Though Attention Deficit Hyperactivity Disorder (ADHD) can be difficult to diagnose, it’s estimated that over 6 million children in America have it. In this post, we’ll define ADHD; discuss why there is a month dedicated to making the public aware of the disorder and explore ways to seek help if you suspect your child or someone you love may suffer from it.
ADHD is a mental disorder that causes an inability to focus, trouble with organization and a difficulty with detail-oriented tasks. Though it mostly affects children, adults can also suffer from ADHD.
Though the cause and risk factors for ADHD are unknown, research suggests that there is a large genetic component involved. Other possible factors include premature delivery, low birth weight, alcohol and tobacco use during pregnancy, injuries to the brain and exposure to toxins at a young age or in utero.
ADHD Symptoms and Diagnosis
Because so many other issues such as sleep challenges, learning disabilities and anxiety can have similar symptoms to ADHD, the testing and diagnosis for it can be extensive. Once a parent or guardian suspects a child may have ADHD, the doctor will most likely meet with them to gather information about the child’s behavior. Often times, they’ll consider the volume and variety of inattention indicators, and how long they have displayed these behaviors, to reach a positive ADHD diagnosis. Some common indicators include:
- Doesn’t listen when spoken to directly.
- Has difficulty organizing tasks.
- Is easily distracted (even from activities they enjoy).
- Doesn’t have good attention to detail.
- Loses important items that relate to everyday activities, such as keys, eyeglasses, school supplies, etc.)
- Makes careless mistakes in schoolwork or household chores.
- Has trouble following through on commitments like homework.
- Can’t hold attention during activities.
- Is generally forgetful.
- Expresses discontent for or loses interest easily in long-term projects.
- Squirms in seat or fidgets.
- Talks excessively.
- Unable to play or participate in structured activities quietly.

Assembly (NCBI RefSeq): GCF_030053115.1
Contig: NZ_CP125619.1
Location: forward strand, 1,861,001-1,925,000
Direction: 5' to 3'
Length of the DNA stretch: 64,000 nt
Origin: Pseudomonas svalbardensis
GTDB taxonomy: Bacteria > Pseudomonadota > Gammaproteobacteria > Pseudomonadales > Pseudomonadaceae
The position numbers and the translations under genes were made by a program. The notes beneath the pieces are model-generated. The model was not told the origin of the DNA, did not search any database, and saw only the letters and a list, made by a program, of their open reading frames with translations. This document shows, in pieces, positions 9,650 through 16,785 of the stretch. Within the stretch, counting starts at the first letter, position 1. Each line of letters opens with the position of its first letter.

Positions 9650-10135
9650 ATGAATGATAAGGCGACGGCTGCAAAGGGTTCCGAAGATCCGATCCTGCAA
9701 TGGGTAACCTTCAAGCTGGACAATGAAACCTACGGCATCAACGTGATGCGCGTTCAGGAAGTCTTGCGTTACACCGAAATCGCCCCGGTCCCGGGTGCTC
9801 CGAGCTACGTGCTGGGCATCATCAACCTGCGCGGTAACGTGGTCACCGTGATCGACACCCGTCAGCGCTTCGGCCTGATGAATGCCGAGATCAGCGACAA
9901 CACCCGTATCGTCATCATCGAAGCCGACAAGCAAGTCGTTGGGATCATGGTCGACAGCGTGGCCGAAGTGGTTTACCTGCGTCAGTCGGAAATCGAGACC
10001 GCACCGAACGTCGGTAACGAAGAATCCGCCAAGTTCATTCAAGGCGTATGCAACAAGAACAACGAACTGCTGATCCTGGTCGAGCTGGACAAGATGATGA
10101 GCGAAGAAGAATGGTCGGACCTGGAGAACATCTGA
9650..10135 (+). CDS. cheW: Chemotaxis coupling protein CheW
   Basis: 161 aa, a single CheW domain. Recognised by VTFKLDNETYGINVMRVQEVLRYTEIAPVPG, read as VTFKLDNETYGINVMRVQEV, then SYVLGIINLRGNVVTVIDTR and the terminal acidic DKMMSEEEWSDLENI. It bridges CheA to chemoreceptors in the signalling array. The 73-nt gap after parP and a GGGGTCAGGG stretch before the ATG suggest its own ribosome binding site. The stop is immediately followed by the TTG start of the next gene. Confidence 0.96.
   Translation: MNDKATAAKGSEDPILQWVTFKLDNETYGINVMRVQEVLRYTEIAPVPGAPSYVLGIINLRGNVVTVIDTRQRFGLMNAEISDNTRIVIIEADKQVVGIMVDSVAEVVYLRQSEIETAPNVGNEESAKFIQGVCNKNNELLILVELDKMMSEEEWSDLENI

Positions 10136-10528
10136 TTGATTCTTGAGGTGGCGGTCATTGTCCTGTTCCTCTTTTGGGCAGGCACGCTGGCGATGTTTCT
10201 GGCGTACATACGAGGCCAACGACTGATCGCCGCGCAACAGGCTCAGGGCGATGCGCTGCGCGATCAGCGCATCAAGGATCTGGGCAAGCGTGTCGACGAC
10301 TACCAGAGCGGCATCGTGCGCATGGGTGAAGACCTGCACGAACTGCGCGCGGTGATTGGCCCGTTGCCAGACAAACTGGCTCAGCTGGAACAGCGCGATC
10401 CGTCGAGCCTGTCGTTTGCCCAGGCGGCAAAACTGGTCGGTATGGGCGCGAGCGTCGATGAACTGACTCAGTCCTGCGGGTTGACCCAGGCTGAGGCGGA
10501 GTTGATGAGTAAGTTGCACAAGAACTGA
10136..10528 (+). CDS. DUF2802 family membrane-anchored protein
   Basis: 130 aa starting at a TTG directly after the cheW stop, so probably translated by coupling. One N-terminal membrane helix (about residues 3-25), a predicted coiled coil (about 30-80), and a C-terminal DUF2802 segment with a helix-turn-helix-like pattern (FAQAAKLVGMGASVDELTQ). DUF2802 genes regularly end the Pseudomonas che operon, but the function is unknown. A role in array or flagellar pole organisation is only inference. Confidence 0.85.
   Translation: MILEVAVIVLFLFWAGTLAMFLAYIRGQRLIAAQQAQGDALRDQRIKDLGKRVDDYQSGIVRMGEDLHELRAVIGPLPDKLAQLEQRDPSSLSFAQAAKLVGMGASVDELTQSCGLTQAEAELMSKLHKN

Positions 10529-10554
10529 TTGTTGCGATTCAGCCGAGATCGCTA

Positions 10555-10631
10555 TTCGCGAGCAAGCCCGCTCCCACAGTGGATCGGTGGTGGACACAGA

- Interrupts or intrudes on others.
- Has difficulty waiting their turn in structured situations.
With adults, the symptoms may appear different and manifest in extreme restlessness to the exhaustion and exasperation of friends and family nearby.
Treatments for ADHD vary based on the age of the individual and their specific needs. For very young children, parents and caretakers will usually be trained in behavior management; for older children, in addition to that, there may be medication introduced to lessen the severity of symptoms. Plus, for school age children, their teachers and coaches may be consulted to participate in a comprehensive approach that provides consistent direction for the child.
There are basic things parents can try at home that may help the child gain more control over their ADHD like solidifying a routine, limiting choices to prevent them from feeling overwhelmed and creating a goal and reward plan for good behavior.
About ADHD Awareness Month
The mission of ADHD Awareness Month states that they aim “to educate the public about ADHD by disseminating reliable information based on the evidence of science and peer-reviewed research.”
The 2020 theme for ADHD Awareness Month is “Common Questions: Reliable Answers” — throughout the month the ADHD Awareness Month website will share ADHD-focused Q&As scripted by experts.
The organizers invite those with ADHD who have creative gifts with words and images to contribute memes, artwork and stories to be entered into a drawing for valuable prizes. Learn more at adhdawarenessmonth.org.
Contact a Medical Professional
If you or someone you love suffers from ADHD, or you suspect you or they may have it, the team at Western Washington Medical Group can help. Request an appointment with a doctor in our Family Practice or Department of Psychology. For more general inquiries, complete the form on this page.